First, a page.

Why the right hates Detroit

How the fates of two great cities, Detroit and New Orleans, symbolize what's gone wrong with America

Topics: Politics, Detroit, New Orleans, Hurricane Katrina, Detropia, A Band Called Death, Movies, Editor's Picks, , ,

Why the right hates Detroit

Two great American cities have now faced near-death experiences in the 21st century. While Detroit’s gradual slide into bankruptcy and the almost biblical inundation of New Orleans in 2005 look quite different on the surface, I’m more struck by the similarities. Both these tragic events were a long time coming. Only the earlier one involved a literal act of God – although the Almighty was goosed along a bit by rising carbon emissions and rising temperatures – but both could clearly have been prevented. Both tragedies were shaped by larger economic forces and historical trends that lay (or at least appeared to lie) beyond the control of individual politicians or policy makers. Then there’s the obvious but uncomfortable fact that both are cities with large black majorities, in a country where African-Americans are only about 13 percent of the population.

But Detroit and New Orleans are not just cities where lots of black people happen to live. They are uniquely important and symbolic centers of African-American culture in particular and American culture in general, whose influence spread into every luxury high-rise, every suburban street and every farmhouse in the country. Both cities have been rigidly resegregated now, but at their cultural height both were places of tremendous fusion and ferment. Jazz was born from the children and grandchildren of kidnapped Africans learning to play European instruments for the dance parties of biracial French-speaking aristocrats; Berry Gordy’s great Motown recordings borrowed the Detroit Symphony’s string section to create what he called “the Sound of Young America,” driving white teenagers to shake a tail feather at sock hops across the land.

The cultural legacy of New Orleans and Detroit is not limited by race or geography. Even before it went around the world, jazz traveled up the Mississippi on riverboats, which is how Louis Armstrong (according to legend) met an Iowa kid named Bix Beiderbecke, who would become the era’s second greatest trumpet player. Detroit produced not just the black-owned Motown empire, but also shaped the future of rock with a thriving underground scene that included the MC5, Iggy and the Stooges and the recently rediscovered proto-punk band Death (profiled in a recent documentary), a trio of African-American preacher’s kids who preferred Alice Cooper to Aretha Franklin. Detroit’s most famous rapper, by far, is a white kid from the suburbs.

Is it pure coincidence that these two landmark cities, known around the world as fountainheads of the most vibrant and creative aspects of American culture, have become our two direst examples of urban failure and collapse? If so, it’s an awfully strange one. I’m tempted to propose a conspiracy theory: As centers of African-American cultural and political power and engines of a worldwide multiracial pop culture that was egalitarian, hedonistic and anti-authoritarian, these cities posed a psychic threat to the most reactionary and racist strains in American life. I mean the strain represented by Tom Buchanan in “The Great Gatsby” (imagine what he’d have to say about New Orleans jazz) or by the slightly more coded racism of Sean Hannity today. As payback for the worldwide revolution symbolized by hot jazz, Smokey Robinson dancin’ to keep from cryin’ and Eminem trading verses with Rihanna, New Orleans and Detroit had to be punished. Specifically, they had to be isolated, impoverished and almost literally destroyed, so they could be held up as examples of what happens when black people are allowed to govern themselves.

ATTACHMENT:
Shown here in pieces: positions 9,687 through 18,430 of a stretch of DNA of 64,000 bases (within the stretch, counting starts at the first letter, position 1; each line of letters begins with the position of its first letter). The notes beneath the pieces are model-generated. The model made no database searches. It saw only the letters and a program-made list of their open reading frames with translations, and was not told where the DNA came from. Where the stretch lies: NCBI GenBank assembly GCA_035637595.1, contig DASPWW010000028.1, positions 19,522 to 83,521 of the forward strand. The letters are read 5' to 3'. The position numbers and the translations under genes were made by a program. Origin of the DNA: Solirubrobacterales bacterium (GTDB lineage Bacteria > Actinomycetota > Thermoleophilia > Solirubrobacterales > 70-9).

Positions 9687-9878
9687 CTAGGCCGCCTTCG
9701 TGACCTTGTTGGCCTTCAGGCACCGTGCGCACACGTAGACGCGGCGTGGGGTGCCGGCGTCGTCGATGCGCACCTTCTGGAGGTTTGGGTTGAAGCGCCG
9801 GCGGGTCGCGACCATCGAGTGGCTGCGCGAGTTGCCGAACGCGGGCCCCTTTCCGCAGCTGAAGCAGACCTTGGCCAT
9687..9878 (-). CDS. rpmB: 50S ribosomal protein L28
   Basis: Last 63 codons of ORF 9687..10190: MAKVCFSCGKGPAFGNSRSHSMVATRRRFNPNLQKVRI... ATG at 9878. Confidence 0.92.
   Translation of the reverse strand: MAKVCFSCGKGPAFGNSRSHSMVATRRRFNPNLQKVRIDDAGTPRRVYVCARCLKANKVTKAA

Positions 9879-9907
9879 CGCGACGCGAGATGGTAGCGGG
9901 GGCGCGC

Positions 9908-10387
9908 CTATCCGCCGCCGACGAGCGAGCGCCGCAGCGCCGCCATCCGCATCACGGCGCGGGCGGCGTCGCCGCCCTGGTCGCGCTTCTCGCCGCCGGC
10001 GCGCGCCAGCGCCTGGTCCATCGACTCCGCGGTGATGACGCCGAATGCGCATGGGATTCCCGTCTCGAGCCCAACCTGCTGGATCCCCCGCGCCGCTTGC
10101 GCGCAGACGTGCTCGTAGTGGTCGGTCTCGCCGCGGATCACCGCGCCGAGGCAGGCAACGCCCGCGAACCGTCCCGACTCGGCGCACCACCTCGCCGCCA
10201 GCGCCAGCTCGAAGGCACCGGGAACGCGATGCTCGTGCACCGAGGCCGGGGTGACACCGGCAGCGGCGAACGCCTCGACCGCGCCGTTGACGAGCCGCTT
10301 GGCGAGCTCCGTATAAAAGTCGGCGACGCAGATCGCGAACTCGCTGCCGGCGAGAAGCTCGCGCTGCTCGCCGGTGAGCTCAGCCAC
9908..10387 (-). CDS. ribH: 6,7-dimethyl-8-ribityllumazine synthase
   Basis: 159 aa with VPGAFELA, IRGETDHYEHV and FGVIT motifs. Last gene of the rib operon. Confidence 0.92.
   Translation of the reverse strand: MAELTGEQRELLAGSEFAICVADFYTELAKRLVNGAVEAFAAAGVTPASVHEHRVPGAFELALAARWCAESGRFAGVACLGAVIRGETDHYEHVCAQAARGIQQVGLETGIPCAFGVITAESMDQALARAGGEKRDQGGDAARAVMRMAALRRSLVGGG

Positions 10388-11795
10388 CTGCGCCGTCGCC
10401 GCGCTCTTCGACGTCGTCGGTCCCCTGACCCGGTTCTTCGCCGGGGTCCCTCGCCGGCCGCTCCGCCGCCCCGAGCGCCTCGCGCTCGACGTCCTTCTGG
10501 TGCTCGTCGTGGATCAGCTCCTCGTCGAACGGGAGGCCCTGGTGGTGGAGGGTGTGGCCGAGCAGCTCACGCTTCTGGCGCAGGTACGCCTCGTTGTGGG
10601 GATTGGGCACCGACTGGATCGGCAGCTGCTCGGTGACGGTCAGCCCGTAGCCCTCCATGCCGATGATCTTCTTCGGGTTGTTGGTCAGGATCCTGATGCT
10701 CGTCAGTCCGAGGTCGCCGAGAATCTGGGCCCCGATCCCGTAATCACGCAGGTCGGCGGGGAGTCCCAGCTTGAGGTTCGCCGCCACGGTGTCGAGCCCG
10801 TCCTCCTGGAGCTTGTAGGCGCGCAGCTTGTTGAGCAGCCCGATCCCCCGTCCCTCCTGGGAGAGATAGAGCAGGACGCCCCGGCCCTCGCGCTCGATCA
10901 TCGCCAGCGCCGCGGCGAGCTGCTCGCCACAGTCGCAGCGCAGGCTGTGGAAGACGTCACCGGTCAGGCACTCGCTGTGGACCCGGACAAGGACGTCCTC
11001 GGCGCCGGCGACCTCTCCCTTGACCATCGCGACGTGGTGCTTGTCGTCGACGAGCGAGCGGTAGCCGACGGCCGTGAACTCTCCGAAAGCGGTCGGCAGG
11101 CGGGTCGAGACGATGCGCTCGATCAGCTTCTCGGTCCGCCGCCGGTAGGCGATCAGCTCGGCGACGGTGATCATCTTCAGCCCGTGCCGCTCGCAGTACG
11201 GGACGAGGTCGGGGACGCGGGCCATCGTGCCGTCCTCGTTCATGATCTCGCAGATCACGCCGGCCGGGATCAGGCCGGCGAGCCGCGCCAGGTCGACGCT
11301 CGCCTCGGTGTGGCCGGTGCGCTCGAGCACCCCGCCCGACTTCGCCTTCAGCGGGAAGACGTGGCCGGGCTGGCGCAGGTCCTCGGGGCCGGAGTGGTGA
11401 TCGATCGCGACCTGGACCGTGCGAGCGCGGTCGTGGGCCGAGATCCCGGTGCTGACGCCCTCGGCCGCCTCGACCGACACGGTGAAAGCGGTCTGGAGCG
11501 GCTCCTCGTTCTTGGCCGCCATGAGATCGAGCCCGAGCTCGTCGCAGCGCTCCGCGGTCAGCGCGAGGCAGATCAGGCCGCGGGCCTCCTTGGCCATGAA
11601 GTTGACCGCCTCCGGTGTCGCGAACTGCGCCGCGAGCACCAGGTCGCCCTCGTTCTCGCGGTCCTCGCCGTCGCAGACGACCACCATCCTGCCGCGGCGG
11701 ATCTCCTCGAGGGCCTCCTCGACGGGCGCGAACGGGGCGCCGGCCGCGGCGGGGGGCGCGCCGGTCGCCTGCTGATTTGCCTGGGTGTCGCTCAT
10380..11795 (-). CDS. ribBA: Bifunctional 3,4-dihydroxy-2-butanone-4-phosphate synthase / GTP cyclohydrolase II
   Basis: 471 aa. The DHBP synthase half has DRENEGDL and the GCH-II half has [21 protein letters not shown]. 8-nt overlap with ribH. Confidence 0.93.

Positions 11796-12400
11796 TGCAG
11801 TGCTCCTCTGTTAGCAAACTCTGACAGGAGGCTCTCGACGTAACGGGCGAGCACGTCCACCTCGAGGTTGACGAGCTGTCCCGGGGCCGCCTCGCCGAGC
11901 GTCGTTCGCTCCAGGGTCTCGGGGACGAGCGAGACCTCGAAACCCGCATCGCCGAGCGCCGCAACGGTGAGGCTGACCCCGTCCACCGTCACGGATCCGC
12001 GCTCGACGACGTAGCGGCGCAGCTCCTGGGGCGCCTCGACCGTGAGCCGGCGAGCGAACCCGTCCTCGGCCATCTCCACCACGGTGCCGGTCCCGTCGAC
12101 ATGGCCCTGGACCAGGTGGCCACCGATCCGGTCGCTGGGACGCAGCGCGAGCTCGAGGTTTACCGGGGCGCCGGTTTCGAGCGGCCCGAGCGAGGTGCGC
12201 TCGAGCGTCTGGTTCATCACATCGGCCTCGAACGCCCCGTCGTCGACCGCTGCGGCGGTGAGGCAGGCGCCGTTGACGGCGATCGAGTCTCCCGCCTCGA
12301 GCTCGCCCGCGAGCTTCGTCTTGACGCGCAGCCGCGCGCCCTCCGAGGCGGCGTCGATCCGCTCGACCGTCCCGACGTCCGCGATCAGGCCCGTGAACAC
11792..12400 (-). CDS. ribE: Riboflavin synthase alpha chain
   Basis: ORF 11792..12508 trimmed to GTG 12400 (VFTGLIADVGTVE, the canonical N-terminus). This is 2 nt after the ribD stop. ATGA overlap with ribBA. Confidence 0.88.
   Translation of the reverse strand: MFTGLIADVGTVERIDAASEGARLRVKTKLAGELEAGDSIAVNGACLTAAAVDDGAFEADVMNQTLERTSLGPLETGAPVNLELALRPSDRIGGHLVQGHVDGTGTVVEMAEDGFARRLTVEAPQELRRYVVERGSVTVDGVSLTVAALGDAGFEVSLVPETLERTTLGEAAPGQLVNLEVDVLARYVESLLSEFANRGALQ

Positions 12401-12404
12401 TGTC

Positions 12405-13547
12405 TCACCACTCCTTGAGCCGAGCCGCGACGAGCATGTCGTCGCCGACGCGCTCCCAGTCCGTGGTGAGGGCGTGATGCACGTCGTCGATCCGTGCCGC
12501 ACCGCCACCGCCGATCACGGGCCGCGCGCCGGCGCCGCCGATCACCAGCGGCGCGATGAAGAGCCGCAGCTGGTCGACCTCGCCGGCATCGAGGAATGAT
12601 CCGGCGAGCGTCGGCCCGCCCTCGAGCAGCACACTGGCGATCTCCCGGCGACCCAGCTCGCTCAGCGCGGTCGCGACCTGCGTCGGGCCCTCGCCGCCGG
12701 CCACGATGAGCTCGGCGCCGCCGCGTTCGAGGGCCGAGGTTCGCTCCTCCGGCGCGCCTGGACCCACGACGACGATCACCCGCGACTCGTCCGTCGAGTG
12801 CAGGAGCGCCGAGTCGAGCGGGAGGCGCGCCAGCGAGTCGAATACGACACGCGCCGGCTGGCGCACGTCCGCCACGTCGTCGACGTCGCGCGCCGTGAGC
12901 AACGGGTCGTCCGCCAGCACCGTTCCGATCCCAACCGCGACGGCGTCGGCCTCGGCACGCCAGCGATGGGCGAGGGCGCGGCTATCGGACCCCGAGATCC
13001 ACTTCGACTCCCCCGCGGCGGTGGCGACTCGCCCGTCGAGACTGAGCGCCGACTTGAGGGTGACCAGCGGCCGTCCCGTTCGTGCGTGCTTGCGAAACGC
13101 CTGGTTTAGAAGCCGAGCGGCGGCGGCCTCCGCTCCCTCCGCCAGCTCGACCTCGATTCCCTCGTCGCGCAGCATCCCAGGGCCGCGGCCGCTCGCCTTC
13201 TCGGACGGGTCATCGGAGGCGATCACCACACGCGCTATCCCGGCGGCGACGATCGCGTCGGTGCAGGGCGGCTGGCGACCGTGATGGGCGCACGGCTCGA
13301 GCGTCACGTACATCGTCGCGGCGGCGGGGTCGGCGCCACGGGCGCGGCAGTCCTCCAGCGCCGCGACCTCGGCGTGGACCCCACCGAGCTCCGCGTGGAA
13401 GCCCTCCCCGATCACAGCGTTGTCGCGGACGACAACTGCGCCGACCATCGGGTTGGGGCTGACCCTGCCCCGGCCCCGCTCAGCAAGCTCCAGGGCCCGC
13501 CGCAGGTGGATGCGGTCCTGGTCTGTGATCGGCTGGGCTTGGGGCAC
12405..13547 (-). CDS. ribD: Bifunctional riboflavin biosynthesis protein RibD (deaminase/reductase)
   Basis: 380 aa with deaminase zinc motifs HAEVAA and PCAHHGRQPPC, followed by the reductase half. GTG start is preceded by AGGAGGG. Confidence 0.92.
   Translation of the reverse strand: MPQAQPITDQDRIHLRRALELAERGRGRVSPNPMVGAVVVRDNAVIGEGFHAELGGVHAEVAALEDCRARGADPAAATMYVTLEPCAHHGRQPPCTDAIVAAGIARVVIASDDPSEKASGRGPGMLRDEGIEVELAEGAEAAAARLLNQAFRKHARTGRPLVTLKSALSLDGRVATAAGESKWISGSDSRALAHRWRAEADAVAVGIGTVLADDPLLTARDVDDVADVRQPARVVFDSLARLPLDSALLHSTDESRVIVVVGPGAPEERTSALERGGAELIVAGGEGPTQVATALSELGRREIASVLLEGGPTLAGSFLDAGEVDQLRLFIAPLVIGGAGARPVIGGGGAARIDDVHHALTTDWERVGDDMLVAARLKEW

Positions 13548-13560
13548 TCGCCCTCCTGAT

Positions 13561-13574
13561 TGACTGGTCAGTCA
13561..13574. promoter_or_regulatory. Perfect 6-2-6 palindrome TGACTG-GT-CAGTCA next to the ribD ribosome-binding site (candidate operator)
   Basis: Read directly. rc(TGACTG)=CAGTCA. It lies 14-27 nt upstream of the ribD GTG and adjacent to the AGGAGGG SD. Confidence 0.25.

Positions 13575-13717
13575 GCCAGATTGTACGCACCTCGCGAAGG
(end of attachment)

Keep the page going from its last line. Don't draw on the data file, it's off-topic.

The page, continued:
Hang on, you can stop composing that all-caps comment – I don’t actually believe that what happened to Detroit and New Orleans resulted from anyone’s conscious plan. Real history is much more complicated than that. I do, however, think that narrative has some validity on a psychological level, and that some right-wingers in America are so delusional, so short-sighted and, frankly, so unpatriotic and culturally backward that they were delighted to see those cities fail and did everything possible to help them along. (I’m not exempting the Democratic political class of those cities from responsibility. Speaking broadly, those in city government there inherited an unsustainable situation in a downward-trending economy, pursued their own short-term objectives and only made things worse.)

In the wake of both Hurricane Katrina and the Detroit bankruptcy, many mainstream commentators have tried, with varying degrees of subtlety, to frame these events as “black stories,” and specifically as stories of black dysfunction and black political failure. I’m willing to bet that many white Americans still believe those hysterical early post-Katrina stories about New Orleans residents shooting at aid helicopters (all were later retracted or exposed as false), or believe there was widespread rape and murder among the 20,000 refugees in the Louisiana Superdome. (There were no homicides and only one reported sexual assault, an attempted rape.) While the Detroit situation is normally described as a failure of tax-and-spend, pro-union liberal policies, the racial coding you’ll find on Fox News and elsewhere is crystal clear – and the reader comments on any Detroit-related article, on Salon as elsewhere, will curl your hair with overt racial hatred.

There’s definitely more going on with these two cities than old-school racial politics. Alien scientists observing these case histories from outer space might not assume, at first, that skin color had anything to do with it. New Orleans was hit by one of the biggest storms in history, and the government response was monumentally incompetent at all levels. Detroit’s bankruptcy comes toward the end of a long, dreary history: The deindustrialization of the American economy hit our most famous industrial city especially hard; the Big Three automakers blundered and mismanaged themselves into permanent mediocrity; investment capital flowed away from the Rust Belt and into low-tax, non-union jurisdictions in the Sun Belt and around the world; racial discord and rising crime drove the white middle class into the suburbs; financial inequality and the geographical separation between rich and poor became more extreme. As evidenced so memorably in Heidi Ewing and Rachel Grady’s mesmerizing film “Detropia” — and if you didn’t catch it on first release, now is definitely the time — Detroit is a remarkably quiet and empty city today, one that has lost two-thirds of its 1950 population of nearly 2 million, and contains an estimated 40 square miles worth of abandoned buildings and unused land, an area larger than Manhattan.